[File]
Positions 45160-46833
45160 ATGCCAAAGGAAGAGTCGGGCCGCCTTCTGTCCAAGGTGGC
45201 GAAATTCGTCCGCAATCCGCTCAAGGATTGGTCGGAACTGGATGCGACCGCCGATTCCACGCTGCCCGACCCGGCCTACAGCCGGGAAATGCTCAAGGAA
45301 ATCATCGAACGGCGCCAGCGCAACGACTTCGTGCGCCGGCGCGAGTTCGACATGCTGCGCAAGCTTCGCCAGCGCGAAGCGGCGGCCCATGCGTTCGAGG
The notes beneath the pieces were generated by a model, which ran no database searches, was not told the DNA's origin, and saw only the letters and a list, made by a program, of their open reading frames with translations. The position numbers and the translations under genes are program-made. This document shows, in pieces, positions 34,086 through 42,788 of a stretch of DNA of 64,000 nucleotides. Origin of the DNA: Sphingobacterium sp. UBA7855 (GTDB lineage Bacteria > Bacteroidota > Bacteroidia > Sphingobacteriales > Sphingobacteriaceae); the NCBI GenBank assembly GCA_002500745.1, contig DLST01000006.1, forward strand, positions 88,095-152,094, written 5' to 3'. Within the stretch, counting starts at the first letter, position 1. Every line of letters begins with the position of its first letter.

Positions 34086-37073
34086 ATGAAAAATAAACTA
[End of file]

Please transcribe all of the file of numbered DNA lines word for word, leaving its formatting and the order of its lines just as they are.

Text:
Positions 45160-46833
45160 ATGCCAAAGGAAGAGTCGGGCCGCCTTCTGTCCAAGGTGGC
45201 GAAATTCGTCCGCAATCCGCTCAAGGATTGGTCGGAACTGGATGCGACCGCCGATTCCACGCTGCCCGACCCGGCCTACAGCCGGGAAATGCTCAAGGAA
45301 ATCATCGAACGGCGCCAGCGCAACGACTTCGTGCGCCGGCGCGAGTTCGACATGCTGCGCAAGCTTCGCCAGCGCGAAGCGGCGGCCCATGCGTTCGAGG
The notes beneath the pieces were generated by a model, which ran no database searches, was not told the DNA's origin, and saw only the letters and a list, made by a program, of their open reading frames with translations. The position numbers and the translations under genes are program-made. This document shows, in pieces, positions 34,086 through 42,788 of a stretch of DNA of 64,000 nucleotides. Origin of the DNA: Sphingobacterium sp. UBA7855 (GTDB lineage Bacteria > Bacteroidota > Bacteroidia > Sphingobacteriales > Sphingobacteriaceae); the NCBI GenBank assembly GCA_002500745.1, contig DLST01000006.1, forward strand, positions 88,095-152,094, written 5' to 3'. Within the stretch, counting starts at the first letter, position 1. Every line of letters begins with the position of its first letter.

Positions 34086-37073
34086 ATGAAAAATAAACTA